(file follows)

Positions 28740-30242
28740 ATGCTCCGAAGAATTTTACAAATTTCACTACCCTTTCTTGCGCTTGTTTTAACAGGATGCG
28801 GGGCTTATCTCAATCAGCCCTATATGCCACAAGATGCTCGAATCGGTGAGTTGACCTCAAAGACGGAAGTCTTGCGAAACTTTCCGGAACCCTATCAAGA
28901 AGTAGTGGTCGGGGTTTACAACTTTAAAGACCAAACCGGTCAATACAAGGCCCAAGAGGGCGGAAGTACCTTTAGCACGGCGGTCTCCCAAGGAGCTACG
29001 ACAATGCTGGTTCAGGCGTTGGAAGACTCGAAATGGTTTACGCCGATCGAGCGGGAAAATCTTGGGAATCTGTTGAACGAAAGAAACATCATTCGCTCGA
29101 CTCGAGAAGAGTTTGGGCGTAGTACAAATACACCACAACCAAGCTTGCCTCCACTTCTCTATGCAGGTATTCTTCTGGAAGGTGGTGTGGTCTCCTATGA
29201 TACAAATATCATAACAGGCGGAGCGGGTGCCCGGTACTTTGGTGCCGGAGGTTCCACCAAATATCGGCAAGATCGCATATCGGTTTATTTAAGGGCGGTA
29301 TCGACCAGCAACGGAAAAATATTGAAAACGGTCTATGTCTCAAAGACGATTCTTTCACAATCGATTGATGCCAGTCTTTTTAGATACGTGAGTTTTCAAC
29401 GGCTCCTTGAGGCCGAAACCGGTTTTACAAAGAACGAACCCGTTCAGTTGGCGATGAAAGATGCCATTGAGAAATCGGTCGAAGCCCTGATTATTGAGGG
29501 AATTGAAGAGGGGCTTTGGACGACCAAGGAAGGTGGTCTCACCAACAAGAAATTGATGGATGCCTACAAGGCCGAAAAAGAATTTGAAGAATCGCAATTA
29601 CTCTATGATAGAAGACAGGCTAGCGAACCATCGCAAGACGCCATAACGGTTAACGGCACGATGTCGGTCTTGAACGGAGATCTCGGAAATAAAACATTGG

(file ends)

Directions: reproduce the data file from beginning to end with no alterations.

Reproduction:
Positions 28740-30242
28740 ATGCTCCGAAGAATTTTACAAATTTCACTACCCTTTCTTGCGCTTGTTTTAACAGGATGCG
28801 GGGCTTATCTCAATCAGCCCTATATGCCACAAGATGCTCGAATCGGTGAGTTGACCTCAAAGACGGAAGTCTTGCGAAACTTTCCGGAACCCTATCAAGA
28901 AGTAGTGGTCGGGGTTTACAACTTTAAAGACCAAACCGGTCAATACAAGGCCCAAGAGGGCGGAAGTACCTTTAGCACGGCGGTCTCCCAAGGAGCTACG
29001 ACAATGCTGGTTCAGGCGTTGGAAGACTCGAAATGGTTTACGCCGATCGAGCGGGAAAATCTTGGGAATCTGTTGAACGAAAGAAACATCATTCGCTCGA
29101 CTCGAGAAGAGTTTGGGCGTAGTACAAATACACCACAACCAAGCTTGCCTCCACTTCTCTATGCAGGTATTCTTCTGGAAGGTGGTGTGGTCTCCTATGA
29201 TACAAATATCATAACAGGCGGAGCGGGTGCCCGGTACTTTGGTGCCGGAGGTTCCACCAAATATCGGCAAGATCGCATATCGGTTTATTTAAGGGCGGTA
29301 TCGACCAGCAACGGAAAAATATTGAAAACGGTCTATGTCTCAAAGACGATTCTTTCACAATCGATTGATGCCAGTCTTTTTAGATACGTGAGTTTTCAAC
29401 GGCTCCTTGAGGCCGAAACCGGTTTTACAAAGAACGAACCCGTTCAGTTGGCGATGAAAGATGCCATTGAGAAATCGGTCGAAGCCCTGATTATTGAGGG
29501 AATTGAAGAGGGGCTTTGGACGACCAAGGAAGGTGGTCTCACCAACAAGAAATTGATGGATGCCTACAAGGCCGAAAAAGAATTTGAAGAATCGCAATTA
29601 CTCTATGATAGAAGACAGGCTAGCGAACCATCGCAAGACGCCATAACGGTTAACGGCACGATGTCGGTCTTGAACGGAGATCTCGGAAATAAAACATTGG